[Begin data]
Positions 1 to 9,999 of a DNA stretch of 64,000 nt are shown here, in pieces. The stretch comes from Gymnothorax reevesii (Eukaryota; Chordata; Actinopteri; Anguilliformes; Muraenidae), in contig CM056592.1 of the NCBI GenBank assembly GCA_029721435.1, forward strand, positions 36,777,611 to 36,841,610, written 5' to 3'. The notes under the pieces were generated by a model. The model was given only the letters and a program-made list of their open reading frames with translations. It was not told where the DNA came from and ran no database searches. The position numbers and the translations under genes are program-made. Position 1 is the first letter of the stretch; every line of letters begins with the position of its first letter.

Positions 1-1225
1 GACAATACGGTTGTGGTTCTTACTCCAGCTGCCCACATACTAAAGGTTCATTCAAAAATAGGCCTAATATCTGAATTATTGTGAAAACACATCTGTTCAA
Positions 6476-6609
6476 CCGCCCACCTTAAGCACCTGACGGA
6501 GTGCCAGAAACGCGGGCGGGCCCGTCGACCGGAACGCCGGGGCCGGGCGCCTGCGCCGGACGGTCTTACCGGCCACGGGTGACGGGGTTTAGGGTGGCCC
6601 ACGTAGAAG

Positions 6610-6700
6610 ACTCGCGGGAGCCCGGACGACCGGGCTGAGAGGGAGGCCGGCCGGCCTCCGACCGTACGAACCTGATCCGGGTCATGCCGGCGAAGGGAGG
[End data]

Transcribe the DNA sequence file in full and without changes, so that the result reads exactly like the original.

Positions 1 to 9,999 of a DNA stretch of 64,000 nt are shown here, in pieces. The stretch comes from Gymnothorax reevesii (Eukaryota; Chordata; Actinopteri; Anguilliformes; Muraenidae), in contig CM056592.1 of the NCBI GenBank assembly GCA_029721435.1, forward strand, positions 36,777,611 to 36,841,610, written 5' to 3'. The notes under the pieces were generated by a model. The model was given only the letters and a program-made list of their open reading frames with translations. It was not told where the DNA came from and ran no database searches. The position numbers and the translations under genes are program-made. Position 1 is the first letter of the stretch; every line of letters begins with the position of its first letter.

Positions 1-1225
1 GACAATACGGTTGTGGTTCTTACTCCAGCTGCCCACATACTAAAGGTTCATTCAAAAATAGGCCTAATATCTGAATTATTGTGAAAACACATCTGTTCAA
Positions 6476-6609
6476 CCGCCCACCTTAAGCACCTGACGGA
6501 GTGCCAGAAACGCGGGCGGGCCCGTCGACCGGAACGCCGGGGCCGGGCGCCTGCGCCGGACGGTCTTACCGGCCACGGGTGACGGGGTTTAGGGTGGCCC
6601 ACGTAGAAG

Positions 6610-6700
6610 ACTCGCGGGAGCCCGGACGACCGGGCTGAGAGGGAGGCCGGCCGGCCTCCGACCGTACGAACCTGATCCGGGTCATGCCGGCGAAGGGAGG